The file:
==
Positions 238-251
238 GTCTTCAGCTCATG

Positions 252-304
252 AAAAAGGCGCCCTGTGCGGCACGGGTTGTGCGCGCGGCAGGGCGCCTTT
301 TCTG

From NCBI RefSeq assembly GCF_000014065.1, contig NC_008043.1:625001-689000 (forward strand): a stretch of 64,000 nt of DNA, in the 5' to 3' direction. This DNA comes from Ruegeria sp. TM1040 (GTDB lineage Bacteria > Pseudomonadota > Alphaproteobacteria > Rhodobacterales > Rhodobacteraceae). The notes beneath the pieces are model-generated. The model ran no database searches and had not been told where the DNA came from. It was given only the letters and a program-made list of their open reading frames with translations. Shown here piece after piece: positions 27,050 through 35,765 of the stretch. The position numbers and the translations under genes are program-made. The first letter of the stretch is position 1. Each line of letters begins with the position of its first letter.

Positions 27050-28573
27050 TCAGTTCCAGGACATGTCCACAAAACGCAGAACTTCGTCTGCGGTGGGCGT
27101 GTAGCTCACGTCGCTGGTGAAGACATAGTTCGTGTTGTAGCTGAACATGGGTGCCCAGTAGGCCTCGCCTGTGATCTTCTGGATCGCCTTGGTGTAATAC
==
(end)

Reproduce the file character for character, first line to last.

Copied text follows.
Positions 238-251
238 GTCTTCAGCTCATG

Positions 252-304
252 AAAAAGGCGCCCTGTGCGGCACGGGTTGTGCGCGCGGCAGGGCGCCTTT
301 TCTG

From NCBI RefSeq assembly GCF_000014065.1, contig NC_008043.1:625001-689000 (forward strand): a stretch of 64,000 nt of DNA, in the 5' to 3' direction. This DNA comes from Ruegeria sp. TM1040 (GTDB lineage Bacteria > Pseudomonadota > Alphaproteobacteria > Rhodobacterales > Rhodobacteraceae). The notes beneath the pieces are model-generated. The model ran no database searches and had not been told where the DNA came from. It was given only the letters and a program-made list of their open reading frames with translations. Shown here piece after piece: positions 27,050 through 35,765 of the stretch. The position numbers and the translations under genes are program-made. The first letter of the stretch is position 1. Each line of letters begins with the position of its first letter.

Positions 27050-28573
27050 TCAGTTCCAGGACATGTCCACAAAACGCAGAACTTCGTCTGCGGTGGGCGT
27101 GTAGCTCACGTCGCTGGTGAAGACATAGTTCGTGTTGTAGCTGAACATGGGTGCCCAGTAGGCCTCGCCTGTGATCTTCTGGATCGCCTTGGTGTAATAC